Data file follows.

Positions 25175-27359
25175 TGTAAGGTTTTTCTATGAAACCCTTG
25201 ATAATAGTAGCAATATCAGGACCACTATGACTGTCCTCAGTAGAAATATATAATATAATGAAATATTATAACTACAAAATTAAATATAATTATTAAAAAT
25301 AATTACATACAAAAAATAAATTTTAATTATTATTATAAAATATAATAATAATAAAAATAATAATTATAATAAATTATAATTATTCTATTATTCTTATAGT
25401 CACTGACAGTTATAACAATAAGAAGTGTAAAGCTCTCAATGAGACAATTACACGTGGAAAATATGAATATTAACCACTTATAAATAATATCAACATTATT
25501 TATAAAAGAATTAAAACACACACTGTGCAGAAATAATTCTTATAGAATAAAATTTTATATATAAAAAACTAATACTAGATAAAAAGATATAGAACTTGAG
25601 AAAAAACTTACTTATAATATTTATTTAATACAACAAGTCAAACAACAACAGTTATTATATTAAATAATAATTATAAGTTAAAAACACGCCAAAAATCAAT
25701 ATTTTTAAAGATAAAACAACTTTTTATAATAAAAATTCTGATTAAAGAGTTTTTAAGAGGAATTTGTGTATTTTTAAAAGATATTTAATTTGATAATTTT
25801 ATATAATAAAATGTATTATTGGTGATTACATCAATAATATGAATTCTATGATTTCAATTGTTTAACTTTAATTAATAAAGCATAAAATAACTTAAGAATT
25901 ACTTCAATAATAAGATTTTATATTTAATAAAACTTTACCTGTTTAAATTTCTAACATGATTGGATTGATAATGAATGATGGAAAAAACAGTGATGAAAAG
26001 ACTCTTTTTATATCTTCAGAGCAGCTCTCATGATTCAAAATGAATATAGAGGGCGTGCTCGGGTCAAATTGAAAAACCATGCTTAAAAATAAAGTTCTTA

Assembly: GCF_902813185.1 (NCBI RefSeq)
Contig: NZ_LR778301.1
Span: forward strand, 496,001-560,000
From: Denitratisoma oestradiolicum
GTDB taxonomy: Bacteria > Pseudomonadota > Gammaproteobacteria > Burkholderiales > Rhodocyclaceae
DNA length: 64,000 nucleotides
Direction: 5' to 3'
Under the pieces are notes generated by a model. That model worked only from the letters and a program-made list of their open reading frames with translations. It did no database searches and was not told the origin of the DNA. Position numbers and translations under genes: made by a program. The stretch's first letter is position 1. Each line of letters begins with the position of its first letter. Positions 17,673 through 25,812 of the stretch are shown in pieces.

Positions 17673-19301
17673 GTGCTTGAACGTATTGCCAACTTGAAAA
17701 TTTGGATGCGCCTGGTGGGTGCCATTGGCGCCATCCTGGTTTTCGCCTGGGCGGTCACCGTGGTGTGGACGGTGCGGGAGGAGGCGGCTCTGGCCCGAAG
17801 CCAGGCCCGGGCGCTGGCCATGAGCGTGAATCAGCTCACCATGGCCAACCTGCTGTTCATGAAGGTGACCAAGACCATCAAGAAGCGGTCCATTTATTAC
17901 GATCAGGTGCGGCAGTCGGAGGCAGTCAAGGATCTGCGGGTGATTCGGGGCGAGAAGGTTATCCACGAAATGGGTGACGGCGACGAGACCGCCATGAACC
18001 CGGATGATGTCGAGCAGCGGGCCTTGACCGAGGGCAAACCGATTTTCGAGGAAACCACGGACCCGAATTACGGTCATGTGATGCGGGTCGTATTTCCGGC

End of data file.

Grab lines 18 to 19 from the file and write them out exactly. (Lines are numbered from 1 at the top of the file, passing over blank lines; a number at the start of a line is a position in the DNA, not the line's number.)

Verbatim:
Direction: 5' to 3'
Under the pieces are notes generated by a model. That model worked only from the letters and a program-made list of their open reading frames with translations. It did no database searches and was not told the origin of the DNA. Position numbers and translations under genes: made by a program. The stretch's first letter is position 1. Each line of letters begins with the position of its first letter. Positions 17,673 through 25,812 of the stretch are shown in pieces.